DC Universe’s Harley Quinn is a unique hybrid.
In terms of basic form and structure, Harley Quinn (the 2019 animated series) belongs to a familiar and recognizable genre. With its self-awareness, foul language, graphic violence, and playful exploration of tropes, Harley Quinn belongs to a type of animated programming that has thrived in recent years: the adult cartoon skewering the conventions of more traditionally wholesome fare.
Part of this recent explosion is rooted in simple juxtaposition. In the United States, animation has traditionally been seen as a medium aimed at children or families. As such, there’s a very basic perversion in the subgenre of cartoons that operate within that same narrative framework while adding swear words, grotesque violence, and explicit sexual content.
This genre of programming hinges on the inherent contrast between what is ostensibly kids’ stuff and mature content, with an extra layer of irony added by rendering that inappropriate content especially juvenile. The result is essentially kids’ programming for adults who are still unashamed to be childish for 20-odd minutes at a time. It’s all very reflexive and wry.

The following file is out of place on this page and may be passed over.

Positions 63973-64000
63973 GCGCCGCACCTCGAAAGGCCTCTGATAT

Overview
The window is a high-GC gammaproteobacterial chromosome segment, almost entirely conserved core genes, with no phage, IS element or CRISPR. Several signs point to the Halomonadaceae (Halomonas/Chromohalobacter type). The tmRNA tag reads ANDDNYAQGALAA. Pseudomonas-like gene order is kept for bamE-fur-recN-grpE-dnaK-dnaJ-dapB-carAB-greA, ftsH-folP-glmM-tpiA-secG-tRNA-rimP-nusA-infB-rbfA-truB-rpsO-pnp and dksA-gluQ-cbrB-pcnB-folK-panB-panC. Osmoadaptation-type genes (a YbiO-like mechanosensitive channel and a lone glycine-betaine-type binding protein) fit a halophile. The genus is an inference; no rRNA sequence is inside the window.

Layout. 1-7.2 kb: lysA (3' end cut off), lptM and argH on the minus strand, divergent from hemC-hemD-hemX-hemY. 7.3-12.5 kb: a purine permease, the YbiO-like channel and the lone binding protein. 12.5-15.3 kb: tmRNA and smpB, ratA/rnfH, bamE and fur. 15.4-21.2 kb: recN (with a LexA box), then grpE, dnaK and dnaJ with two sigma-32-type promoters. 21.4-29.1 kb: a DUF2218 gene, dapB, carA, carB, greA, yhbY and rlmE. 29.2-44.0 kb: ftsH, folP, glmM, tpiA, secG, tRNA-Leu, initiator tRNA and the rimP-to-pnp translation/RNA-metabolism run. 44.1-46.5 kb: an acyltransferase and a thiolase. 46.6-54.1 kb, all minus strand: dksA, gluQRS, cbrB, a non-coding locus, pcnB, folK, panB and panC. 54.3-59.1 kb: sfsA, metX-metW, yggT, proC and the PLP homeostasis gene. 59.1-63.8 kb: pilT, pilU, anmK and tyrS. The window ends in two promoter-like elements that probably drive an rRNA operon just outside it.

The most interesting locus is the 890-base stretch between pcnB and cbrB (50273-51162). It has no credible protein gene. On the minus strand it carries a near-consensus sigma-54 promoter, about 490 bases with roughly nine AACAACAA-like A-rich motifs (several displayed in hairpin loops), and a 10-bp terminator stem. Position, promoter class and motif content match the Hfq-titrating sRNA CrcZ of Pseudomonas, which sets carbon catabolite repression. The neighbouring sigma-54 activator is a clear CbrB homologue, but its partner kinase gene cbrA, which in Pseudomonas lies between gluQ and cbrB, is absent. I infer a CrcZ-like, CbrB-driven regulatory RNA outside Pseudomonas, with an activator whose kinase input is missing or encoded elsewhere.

To pick an obvious example from within Harley Quinn itself, the primary cast features Wonder Woman villain Dr. Psycho (Tony Hale), who is desperately seeking to rehabilitate his image after using “the c-word” on camera, which leads to public censure from Legion of Doom chairman Lex Luthor (Giancarlo Esposito). Psycho is expelled from the organization for his outburst.